is important because we no longer see each other. The virtual can easily become a chance for blackboxing, and many organizations suffer greatly from that.
Trust, in my experience, comes from successful collaboration. Celebrating shared successes is correspondingly important for teams.
Taking advantage of quick wins is essential for new team members. If we can make those possible, they are more easily accepted and feel very comfortable in the new groups.
Games also help a lot: whether all participants of a call form a shape together, break out of escape rooms, or have fun in virtual group games with or against each other – games always enable new contexts in which teams achieve successes. Situations generated in games often have the same characteristics as stressful situations out of the everyday. This makes games a great medium for learning that it’s ok to experiment and try until you succeed. I will myself never forget how, this Christmas, after solving the first riddle of a game in a group of five, we all instantly felt like the best team, even if we never worked together before.
Agreements and tools
We use Confluence for documenting, Jira for structuring work and communicating progress, and Teams for general communication. An army of smaller services (plugins for various functions like controlling, tracking, team planning, and connections to CRMs, cloud systems, etc.) are also floating around, but the three platforms are the main ones.
We've been doing this for years, but currently we're learning a few things: the pandemic has accelerated the dialogue around tools, and that leads to hype around new tools all the time. Surrounding yourself with many tools is a short-lived pleasure that very quickly degenerates into unclear, dispersed communication. It's important that we stay focused there, because otherwise we're just making it harder for ourselves to collaborate, but it's equally important that we stay open to the discoveries that make our work easier.
2020 was the explosive year of digital whiteboards. It's very helpful to visualize what is being said because we usually find that we bring different perspectives even as we use language.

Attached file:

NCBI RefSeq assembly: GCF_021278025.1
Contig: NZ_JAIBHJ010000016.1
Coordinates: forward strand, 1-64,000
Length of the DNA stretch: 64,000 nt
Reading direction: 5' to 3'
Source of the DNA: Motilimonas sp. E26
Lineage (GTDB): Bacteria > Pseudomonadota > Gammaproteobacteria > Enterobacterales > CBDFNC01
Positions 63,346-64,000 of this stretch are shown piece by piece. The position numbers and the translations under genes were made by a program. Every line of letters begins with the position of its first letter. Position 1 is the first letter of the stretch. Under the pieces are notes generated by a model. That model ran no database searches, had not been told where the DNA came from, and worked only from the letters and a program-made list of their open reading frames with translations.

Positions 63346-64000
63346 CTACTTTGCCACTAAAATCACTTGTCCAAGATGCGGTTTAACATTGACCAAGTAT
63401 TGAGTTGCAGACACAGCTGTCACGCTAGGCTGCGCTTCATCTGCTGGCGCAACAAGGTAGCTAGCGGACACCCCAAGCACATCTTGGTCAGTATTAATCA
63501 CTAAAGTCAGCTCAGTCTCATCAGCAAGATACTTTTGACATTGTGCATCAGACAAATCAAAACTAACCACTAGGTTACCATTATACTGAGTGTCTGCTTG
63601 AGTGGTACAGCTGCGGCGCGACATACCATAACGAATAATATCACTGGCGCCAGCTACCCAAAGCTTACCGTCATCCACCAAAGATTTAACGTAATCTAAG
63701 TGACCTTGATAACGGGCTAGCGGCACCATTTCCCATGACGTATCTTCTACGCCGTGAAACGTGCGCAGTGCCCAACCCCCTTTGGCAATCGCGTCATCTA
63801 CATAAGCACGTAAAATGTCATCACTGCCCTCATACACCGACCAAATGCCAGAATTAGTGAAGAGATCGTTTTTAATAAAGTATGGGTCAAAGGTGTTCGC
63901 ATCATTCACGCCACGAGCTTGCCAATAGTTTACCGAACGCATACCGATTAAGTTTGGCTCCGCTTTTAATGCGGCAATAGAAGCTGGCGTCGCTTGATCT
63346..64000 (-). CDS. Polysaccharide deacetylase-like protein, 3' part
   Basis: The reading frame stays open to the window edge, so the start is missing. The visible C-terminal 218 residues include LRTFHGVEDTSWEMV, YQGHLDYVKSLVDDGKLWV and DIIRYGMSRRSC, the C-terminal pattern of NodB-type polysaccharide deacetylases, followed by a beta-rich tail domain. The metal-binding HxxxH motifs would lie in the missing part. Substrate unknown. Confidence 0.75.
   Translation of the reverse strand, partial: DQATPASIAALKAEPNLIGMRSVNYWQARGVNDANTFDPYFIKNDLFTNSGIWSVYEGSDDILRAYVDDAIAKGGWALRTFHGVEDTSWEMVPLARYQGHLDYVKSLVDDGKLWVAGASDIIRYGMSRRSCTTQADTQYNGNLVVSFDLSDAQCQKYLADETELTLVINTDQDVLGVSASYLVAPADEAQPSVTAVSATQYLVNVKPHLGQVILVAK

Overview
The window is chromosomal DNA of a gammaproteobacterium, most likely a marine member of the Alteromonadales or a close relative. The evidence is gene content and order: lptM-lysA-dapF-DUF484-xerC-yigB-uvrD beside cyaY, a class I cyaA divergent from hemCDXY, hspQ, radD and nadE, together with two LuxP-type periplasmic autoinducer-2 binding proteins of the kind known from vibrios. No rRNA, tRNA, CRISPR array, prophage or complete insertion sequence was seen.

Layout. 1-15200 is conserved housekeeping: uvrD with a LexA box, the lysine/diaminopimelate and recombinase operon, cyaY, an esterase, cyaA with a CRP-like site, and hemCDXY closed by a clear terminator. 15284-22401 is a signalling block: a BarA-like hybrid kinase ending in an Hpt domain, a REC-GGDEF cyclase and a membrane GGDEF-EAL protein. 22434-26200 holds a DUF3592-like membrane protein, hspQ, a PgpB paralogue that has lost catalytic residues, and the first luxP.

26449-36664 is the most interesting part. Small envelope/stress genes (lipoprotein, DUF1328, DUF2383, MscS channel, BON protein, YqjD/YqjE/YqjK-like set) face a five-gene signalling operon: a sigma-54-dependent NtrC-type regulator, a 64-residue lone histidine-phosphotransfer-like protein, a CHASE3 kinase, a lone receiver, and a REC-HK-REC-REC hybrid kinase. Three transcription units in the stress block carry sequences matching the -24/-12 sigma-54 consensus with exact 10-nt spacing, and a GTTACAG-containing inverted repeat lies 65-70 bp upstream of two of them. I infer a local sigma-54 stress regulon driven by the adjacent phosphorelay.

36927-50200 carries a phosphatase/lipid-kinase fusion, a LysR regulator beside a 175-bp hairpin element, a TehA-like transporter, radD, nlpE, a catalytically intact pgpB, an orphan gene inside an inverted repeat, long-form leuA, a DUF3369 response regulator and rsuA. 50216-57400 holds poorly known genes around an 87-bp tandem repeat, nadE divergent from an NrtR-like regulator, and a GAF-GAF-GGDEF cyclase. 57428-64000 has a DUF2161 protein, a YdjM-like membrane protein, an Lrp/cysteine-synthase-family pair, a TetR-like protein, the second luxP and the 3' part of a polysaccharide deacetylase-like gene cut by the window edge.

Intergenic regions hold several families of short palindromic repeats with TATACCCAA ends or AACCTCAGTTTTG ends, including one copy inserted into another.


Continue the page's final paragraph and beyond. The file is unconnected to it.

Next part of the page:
The calendar became very central for everyone last year: wherever we used to write, call, visit, meet by chance, have a smoke, go for a walk, or have a meal together, now setting up a video call frames everything. This is tiring, but very easy to manage if you perceive the calendar as a central gate-keeping element for work time. Along the way, this also helps to separate work from non-work, to say no, and to structure much of the things that can potentially become uncomfortable in the solitude of home-office.
Self-organization, along with that, is also very important, and helps staying focused. We use taskboards in Teams for everything that isn't captured in Jira, and everyone who participates is happier and more lighthearted.
We are even in the process of moving risk management to these taskboards, as the risks in our projects become much more visible there than hidden in Excel spreadsheets.
All these tools work best when we all have common agreements around them: from self-evident rules that a meeting should not be overbooked without asking, to agreements (we call them Tools and Rules) about what types of communication belong in which channels, to instructions on how to prepare meetings, what the tone of the conversations should be, etc…
All of this only works, however, if enough of us are convinced and accept slight adjustments to our personal ways of working in order to function better as colleagues: that is, if we stop seeing ourselves much more as individuals, rather than as members of teams, and realize that in spite of physical separation, we are best when we are together.